1970s >> 1979 >> no-904-december-1979

Women in Parliament

Sixty years ago, in December 1919, the House of Commons saw its first woman MP, Viscountess Astor. She was not the first woman to be elected, having been preceded in November 1918 by another woman of wealth and title and supporter of capitalism, the Countess Markievicz who had been elected as Sinn Fein MP for a Dublin constituency. (Southern Ireland was at that time still part of the United Kingdom with MPs at Westminster). The Sinn Fein party however was boycotting Parliament so Markievicz never took her seat.

Lady Astor was elected as Conservative MP for the Sutton division of Plymouth. She was an American and was already wealthy before her marriage to Viscount Astor. Astor was the MP for Plymouth, but on the death of his father in 1919 he entered the House of Lords and Lady Astor replaced him as MP, occupying the seat until 1945. She had long been an advocate of women’s suffrage and (along with an obsession about the “evils of alcohol”) took a prominent part in Parliament and outside in the campaigns for equal pay and for legislation affecting the employment of women and children.

Women had been given the vote in 1918, but with qualifying age of 30, against 21 for men. The qualifying ages were brought into line in 1928 (reduced to 18 in 1969.) It was claimed by Lady Astor and the women’s suffrage organisations that the entry of women into the House of Commons would bring about a fundamental change in legislation, with corresponding improvement in wages and working conditions not only for women but generally. As, since 1928 women voters have exceeded men voters by about 2 million, the campaigners confidently expected to see a big increase in the number of women MPs. In this they were disappointed and only a tiny minority of MPs are women. The number reached 29 in 1964 and is now 18.

In an article in the Guardian (30 October) Shirley Williams, who lost her seat as Labour MP at the recent general election, made it clear that she still holds the view that Parliament would be a very different place if there were more women MPs, irrespective of party. But she has to admit that, once women voters preponderated, the male members took up the so-called “women’s issues”—after all it was votes they were after.

Many Acts of Parliament have been passed affecting these issues, including the Equal Pay Act and the Sex Discrimination Act, both of which came into force in December 1979.

How much in fact have these Acts altered the operation of capitalism to the benefit of those for whom they were intended?

In the first place the advocates of such legislation overlook that the employers, whether private companies or nationalised boards, are in business to make a profit and with this in mind will always pay as wages as little as they can. Secondly, employers will seek legal ways round the Acts, or will ignore them. In the 1930s it was estimated that half the agricultural workers were being paid less than the minimum rates that were supposed to apply: they preferred to accept lower pay rather than be unemployed and perhaps be evicted from their tied cottages.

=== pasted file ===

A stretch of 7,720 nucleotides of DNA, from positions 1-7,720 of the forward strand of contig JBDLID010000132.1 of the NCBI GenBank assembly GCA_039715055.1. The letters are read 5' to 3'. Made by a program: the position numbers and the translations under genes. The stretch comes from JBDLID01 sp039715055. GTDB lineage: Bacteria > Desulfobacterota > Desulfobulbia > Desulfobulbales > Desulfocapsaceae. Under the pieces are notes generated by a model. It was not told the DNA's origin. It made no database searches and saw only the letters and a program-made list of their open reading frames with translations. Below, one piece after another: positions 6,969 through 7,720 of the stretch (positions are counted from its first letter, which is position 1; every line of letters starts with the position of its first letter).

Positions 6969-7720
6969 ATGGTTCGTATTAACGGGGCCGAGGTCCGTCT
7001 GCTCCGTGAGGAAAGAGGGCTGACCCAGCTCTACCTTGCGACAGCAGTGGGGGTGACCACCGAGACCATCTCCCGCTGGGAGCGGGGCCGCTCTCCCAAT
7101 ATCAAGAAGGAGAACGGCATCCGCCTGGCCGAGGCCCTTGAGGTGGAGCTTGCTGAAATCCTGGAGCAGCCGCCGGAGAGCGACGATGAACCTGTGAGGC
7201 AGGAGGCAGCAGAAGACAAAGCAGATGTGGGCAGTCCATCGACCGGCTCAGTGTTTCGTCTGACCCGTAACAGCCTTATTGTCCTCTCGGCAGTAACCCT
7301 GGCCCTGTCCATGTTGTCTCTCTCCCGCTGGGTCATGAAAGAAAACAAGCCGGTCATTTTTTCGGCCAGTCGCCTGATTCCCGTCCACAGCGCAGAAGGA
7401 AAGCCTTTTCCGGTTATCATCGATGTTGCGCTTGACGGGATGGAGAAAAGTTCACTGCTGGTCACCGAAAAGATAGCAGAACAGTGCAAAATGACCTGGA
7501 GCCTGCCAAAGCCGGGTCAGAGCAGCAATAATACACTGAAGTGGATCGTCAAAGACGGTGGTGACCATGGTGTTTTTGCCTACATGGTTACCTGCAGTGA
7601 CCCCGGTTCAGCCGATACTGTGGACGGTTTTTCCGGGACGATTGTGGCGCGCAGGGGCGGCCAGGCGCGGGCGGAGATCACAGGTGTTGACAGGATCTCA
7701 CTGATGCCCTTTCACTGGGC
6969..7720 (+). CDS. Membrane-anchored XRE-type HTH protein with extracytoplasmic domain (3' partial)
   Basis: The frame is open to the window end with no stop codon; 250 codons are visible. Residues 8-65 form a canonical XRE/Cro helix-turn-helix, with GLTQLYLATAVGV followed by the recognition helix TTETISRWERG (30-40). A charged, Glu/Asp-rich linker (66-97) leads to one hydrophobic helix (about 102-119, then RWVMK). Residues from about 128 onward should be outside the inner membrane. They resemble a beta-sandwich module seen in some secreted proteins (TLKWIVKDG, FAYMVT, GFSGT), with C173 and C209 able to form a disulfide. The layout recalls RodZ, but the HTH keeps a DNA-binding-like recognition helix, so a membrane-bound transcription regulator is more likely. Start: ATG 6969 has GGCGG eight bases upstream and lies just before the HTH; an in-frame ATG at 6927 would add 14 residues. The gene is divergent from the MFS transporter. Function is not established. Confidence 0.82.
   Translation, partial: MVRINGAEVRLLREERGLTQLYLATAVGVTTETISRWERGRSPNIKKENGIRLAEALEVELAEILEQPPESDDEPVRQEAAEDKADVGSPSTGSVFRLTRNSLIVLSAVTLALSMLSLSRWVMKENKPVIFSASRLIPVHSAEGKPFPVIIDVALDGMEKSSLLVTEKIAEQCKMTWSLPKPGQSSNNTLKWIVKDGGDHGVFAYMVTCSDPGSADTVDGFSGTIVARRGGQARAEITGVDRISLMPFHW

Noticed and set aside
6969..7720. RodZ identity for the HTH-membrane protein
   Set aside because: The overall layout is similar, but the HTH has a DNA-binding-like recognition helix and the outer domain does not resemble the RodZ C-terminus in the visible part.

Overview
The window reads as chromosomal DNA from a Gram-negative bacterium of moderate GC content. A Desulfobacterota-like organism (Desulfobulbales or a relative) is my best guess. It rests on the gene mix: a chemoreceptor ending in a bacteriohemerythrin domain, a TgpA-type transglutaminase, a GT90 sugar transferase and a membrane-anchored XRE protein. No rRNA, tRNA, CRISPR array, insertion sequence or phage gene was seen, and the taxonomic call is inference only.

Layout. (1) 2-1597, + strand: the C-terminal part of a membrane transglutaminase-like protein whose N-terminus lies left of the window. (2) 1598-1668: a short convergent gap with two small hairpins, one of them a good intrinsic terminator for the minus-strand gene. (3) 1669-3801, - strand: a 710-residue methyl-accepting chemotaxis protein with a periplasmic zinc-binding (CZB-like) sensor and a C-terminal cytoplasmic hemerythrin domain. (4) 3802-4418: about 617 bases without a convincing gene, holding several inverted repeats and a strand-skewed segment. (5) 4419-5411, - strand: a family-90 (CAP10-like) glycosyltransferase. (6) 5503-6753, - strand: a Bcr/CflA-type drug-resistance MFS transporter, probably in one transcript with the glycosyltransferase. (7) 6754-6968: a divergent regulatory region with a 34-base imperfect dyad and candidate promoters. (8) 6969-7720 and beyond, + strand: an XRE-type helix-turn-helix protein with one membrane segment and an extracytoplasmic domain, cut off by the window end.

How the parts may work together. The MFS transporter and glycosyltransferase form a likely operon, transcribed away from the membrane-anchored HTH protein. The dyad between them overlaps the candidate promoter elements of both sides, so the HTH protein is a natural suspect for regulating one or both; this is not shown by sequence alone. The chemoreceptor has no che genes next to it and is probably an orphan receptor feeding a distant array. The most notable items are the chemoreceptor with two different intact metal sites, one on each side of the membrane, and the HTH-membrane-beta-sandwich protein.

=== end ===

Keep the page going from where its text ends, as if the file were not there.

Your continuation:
In their pay, women’s average weekly takings were increasing relative to men’s in the years before the Equal Pay Act, possibly reflecting the larger numbers of women workers who were organising in trade unions. Women’s pay has continued to increase since 1975, but according to the Royal Commission on the Distribution of Income and Wealth the position in 1978 was that women workers as a whole received only 59 per cent of the pay of men, this reflecting the fact that a larger proportion of women are in the lower-paid occupations.

Over the same period women workers have been increasingly hit by unemployment. In the years 1973-75 the number of unemployed women was 22 per cent of the number of unemployed men. Since 1975 the figure has risen each year and in 1978 was 37 per cent.

In short capitalism has largely nullified the intentions of those who thought to change women’s position by legislation. Women workers, like males are exploited as members of the working class. Their problems call for working class action not the remedy of Lady Astor and the women’s organisations based on the simplistic belief that having women MPs would change the scene. In 1919, replacing a male supporter of capitalism in Plymouth by his wife, another supporter of capitalism, made no difference to capitalism or the politics of the working class; and the same applies to Shirley Williams’ plea for more women MPs now.

Before women had the vote male workers, who formed a big majority of the electorate, chose to return to Parliament Tory, Labour and Liberal MPs committed to the continuation of capitalism. Since women got the vote they have continued to follow the same barren policy.

Edgar Hardcastle

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